Photography for Beginners
If you want to become a prodigious photographer then we have some tips for photography for beginners, after all a picture is worth a thousand words. Just like with learning an instrument, picking up a camera to some people might seem the most natural thing in the world without knowing all the nuances involved in photography, whereas another might find it daunting to start shooting but worry not as everyone needs to start at square one.
If you want to capture the moments that matter to you, or even if you want some one-on-one tutorials then checking out The List to find talented professional photographers waiting for you.
Don’t Blow The Budget
When it comes to Photography for beginners, don’t feel you need the latest ultra expensive DSLR in order to take a great picture. A professional with a standard iPhone can take pictures infinitely better than an amateur with an expensive Nikon D850. Start with an entry level DSLR as camera equipment has a high rate of diminishing returns that needs professional hands to get the most out of the more expensive you go. Ease yourself into what is already an expensive hobby/profession. To help you improve you should learn not to blame the equipment; if that shot wasn’t too great don’t think you need a better camera when you need some more practice.
One of the core tenants of Photography for beginners is the use of light; the way professionals talk about that is the exposure triangle. The three elements are shutter speed, aperture and ISO.
The shutter speed is basically the length of time light is exposed; it is measured in seconds and fractions of a second. The effect of slow shutter speeds is motion blur while fast shutter speeds provide more defined images captured in the moment. A picture of a hummingbird at 1 second means the wings will be blurred, if you took that same photo at 1/500th the wings will be perfectly still and defined.
Aperture is the control over the size of the lens and the amount of light let in. It controls the depth of field in an image. It is measured by ‘f-stops’ and the lower the number the bigger the lens and the more light. This means that if you were to take a photo of a flower with f-stop 2, the background behind the flower would be blurred, but if you took the same photo with f-stop 22 the background will be clear and defined.
Finally ISO is basically the sensitivity of the sensor to light. Measured in doubled increments from 100, so ISO 200, 400, 800 and onward. Low ISO means the sensor is gathering more light, high ISO means it is gathering less. A higher ISO could allow you to shoot better in the dark but also mean a grainy effect and less quality pictures. Using different ISOs is more dependent on different shutter speeds and apertures, depending on your situation an ISO correction is more advanced.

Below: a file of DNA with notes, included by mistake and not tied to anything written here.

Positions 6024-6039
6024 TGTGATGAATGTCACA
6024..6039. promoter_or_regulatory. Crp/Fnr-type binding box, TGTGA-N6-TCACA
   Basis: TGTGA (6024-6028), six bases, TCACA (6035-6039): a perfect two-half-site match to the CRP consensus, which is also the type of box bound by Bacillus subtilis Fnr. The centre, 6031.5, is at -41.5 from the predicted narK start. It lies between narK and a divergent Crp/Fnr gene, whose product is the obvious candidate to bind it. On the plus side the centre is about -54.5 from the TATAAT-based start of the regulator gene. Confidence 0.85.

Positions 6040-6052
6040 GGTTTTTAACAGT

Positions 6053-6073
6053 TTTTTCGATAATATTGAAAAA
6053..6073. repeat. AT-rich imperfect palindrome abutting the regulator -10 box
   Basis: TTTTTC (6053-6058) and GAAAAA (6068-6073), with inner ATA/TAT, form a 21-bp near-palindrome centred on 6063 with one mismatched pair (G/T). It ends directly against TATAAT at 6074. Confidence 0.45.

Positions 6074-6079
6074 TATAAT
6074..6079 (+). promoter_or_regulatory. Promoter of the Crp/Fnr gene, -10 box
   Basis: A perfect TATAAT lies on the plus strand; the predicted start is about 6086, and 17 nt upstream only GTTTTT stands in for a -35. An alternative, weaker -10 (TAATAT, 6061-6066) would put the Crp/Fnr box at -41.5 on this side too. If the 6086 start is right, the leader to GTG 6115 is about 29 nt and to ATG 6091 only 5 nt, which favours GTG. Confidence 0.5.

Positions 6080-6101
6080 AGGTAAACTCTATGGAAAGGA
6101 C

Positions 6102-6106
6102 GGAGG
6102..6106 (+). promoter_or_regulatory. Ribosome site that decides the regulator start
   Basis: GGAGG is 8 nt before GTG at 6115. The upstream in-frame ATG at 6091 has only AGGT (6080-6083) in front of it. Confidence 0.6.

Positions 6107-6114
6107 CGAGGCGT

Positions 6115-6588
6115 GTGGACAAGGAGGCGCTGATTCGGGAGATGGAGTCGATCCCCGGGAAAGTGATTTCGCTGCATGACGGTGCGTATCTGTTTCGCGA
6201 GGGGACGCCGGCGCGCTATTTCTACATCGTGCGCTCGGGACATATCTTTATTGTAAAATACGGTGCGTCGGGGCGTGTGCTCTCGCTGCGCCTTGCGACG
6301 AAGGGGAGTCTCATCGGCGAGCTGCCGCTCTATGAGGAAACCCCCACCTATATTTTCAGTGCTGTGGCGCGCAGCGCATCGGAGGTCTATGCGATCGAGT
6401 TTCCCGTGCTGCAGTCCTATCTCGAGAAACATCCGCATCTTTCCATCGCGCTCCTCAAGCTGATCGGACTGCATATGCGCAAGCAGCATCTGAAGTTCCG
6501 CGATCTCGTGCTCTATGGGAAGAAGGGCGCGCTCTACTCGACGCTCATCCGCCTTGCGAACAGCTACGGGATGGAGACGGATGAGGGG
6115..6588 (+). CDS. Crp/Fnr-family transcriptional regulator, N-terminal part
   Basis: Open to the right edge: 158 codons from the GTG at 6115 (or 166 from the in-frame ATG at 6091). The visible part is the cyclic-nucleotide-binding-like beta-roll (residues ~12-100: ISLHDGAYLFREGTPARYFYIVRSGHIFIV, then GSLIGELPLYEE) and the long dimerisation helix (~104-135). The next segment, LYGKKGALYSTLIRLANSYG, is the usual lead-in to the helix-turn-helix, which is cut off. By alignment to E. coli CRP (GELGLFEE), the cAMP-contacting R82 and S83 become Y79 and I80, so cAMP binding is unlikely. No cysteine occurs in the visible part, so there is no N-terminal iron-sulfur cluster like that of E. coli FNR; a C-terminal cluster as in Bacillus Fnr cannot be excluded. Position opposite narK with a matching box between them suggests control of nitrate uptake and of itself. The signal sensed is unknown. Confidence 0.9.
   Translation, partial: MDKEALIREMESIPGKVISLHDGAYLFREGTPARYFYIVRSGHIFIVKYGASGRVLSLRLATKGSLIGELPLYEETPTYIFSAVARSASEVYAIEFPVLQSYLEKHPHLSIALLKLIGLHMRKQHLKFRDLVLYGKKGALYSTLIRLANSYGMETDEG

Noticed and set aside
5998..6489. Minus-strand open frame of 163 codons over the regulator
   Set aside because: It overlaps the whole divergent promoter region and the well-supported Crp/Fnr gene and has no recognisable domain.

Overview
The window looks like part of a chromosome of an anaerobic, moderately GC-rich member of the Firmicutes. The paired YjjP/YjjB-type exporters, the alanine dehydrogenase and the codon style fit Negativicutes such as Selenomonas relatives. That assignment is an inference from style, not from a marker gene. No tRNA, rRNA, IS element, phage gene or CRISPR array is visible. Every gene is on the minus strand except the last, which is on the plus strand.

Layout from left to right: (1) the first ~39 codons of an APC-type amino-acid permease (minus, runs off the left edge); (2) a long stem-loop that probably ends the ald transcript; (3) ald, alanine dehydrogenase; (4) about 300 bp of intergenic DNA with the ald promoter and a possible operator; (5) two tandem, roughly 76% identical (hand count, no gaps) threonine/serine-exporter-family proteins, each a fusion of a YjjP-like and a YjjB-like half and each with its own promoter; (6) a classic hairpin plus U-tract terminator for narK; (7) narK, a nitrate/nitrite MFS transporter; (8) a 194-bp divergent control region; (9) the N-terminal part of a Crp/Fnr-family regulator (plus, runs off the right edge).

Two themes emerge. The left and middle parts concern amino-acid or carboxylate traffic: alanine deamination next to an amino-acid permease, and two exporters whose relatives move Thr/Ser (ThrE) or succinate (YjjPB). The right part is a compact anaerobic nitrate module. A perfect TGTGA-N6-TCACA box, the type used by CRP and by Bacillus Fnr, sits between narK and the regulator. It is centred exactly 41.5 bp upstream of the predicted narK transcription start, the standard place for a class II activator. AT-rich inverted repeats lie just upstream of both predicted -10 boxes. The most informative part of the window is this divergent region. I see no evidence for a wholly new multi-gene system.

Composition is the placement of everything within a shot and requires an artistic eye but it can be trained. It is about the balance of colour, texture and depth of the subject. It is essentially down to studies of our brain, eyes and mathematical formula about what is visually pleasing. You can develop a skill of ‘seeing the shot’ but knowing the components of composition is great knowledge to have.
A great tool for practicing your composition is the rule of thirds. When eyeing a shot place a 3 by 3 grid over the top. You want to find points of visual interest at the four intersections where the squares meet – essentially the four corners of the middle square.
You need experience, alongside explanation, to understand composition which brings us onto our final tip.
Shoot, Shoot and Shoot Again
Always have your camera on hand and always be taking pictures. Practice your manipulation of the exposure triangle to find what works in different situations and look for composition in everything. You can take a boring photo of an incredible sight if it lacks composition, or a fantastic photo of a mundane sight if it has good composition.
Photographers improve by taking thousands of photos to better understand the technical elements of the camera alongside your artistic eye. Photography for beginners, as well as photography in general is also about perfection through effort; all photographers take hundreds of attempts to get that one perfect shot. Never feel disheartened if you take a photo and it looks bad, take fifty more at the same spot to find what does work! Never give in and always aspire.
If you’re looking for a photographer or even a photography teacher, be sure to check out The List today.